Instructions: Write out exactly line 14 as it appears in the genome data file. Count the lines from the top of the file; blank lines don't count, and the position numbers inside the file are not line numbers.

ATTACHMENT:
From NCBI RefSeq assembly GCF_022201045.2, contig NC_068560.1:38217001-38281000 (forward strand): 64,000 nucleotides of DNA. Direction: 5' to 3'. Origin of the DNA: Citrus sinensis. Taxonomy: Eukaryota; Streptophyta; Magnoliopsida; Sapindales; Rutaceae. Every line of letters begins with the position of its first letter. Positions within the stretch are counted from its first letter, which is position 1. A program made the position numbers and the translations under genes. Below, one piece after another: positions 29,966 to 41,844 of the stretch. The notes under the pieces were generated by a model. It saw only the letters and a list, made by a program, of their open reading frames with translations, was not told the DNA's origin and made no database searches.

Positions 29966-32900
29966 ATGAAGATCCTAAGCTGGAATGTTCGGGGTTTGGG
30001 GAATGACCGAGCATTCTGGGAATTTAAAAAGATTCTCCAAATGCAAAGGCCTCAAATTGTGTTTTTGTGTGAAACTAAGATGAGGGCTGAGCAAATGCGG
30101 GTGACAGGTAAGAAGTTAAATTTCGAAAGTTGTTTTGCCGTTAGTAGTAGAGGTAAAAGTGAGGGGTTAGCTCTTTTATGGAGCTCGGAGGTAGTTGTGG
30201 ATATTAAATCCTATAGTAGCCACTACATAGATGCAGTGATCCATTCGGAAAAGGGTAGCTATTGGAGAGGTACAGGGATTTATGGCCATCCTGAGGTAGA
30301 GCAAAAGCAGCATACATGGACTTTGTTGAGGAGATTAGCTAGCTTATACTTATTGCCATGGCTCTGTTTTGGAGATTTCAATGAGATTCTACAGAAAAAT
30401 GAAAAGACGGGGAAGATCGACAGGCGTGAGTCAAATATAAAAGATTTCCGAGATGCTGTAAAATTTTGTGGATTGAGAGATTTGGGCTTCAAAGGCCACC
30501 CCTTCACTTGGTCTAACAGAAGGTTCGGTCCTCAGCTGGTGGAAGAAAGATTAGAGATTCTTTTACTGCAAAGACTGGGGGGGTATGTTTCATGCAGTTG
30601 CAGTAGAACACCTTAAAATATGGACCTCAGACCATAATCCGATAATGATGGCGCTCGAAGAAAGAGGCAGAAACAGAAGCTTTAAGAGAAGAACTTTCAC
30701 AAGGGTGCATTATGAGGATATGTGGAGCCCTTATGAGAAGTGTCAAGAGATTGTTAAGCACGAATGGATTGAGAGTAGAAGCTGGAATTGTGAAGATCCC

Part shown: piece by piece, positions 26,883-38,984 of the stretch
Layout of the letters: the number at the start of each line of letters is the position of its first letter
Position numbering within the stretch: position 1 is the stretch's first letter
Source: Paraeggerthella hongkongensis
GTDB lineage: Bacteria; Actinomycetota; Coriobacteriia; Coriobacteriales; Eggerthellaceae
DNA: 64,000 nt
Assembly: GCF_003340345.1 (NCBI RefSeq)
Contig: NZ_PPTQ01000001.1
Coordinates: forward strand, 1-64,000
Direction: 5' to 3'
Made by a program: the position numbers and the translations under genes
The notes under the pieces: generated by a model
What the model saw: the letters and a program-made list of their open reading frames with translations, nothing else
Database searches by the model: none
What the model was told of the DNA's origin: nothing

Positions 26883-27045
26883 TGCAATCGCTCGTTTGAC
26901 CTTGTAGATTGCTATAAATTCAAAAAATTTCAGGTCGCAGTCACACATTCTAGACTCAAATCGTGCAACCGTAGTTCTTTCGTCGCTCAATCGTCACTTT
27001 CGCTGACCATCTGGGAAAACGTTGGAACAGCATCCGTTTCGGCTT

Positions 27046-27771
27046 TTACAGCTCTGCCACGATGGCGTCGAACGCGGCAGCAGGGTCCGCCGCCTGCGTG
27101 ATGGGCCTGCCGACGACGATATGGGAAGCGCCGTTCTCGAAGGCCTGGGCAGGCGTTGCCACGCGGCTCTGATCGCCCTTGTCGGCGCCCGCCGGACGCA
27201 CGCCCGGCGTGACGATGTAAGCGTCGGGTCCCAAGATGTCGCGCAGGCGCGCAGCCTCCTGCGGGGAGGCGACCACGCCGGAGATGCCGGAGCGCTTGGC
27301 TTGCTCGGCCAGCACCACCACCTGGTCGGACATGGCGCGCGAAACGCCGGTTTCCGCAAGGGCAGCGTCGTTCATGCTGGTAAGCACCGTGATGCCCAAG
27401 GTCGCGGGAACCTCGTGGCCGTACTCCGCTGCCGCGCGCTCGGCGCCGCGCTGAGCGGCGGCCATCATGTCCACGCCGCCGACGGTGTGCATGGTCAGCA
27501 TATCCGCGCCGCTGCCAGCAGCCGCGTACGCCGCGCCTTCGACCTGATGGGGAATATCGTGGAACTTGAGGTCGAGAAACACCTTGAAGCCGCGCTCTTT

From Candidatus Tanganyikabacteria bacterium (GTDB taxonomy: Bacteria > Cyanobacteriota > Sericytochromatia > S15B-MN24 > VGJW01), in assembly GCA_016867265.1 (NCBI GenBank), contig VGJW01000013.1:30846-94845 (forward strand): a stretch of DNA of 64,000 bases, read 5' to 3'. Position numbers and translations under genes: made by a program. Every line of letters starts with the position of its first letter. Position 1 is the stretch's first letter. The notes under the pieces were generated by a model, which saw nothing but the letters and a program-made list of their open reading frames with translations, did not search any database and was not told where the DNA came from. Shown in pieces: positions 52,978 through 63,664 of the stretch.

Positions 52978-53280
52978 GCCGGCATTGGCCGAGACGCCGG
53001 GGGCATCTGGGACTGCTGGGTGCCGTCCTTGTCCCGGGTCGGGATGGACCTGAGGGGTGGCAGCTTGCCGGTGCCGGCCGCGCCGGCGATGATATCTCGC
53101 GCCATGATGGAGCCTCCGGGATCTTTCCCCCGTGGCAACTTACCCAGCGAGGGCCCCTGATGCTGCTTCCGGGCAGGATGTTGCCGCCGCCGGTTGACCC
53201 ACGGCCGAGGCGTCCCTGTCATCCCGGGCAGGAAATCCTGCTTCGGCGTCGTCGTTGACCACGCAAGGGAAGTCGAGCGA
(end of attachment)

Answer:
Position numbering within the stretch: position 1 is the stretch's first letter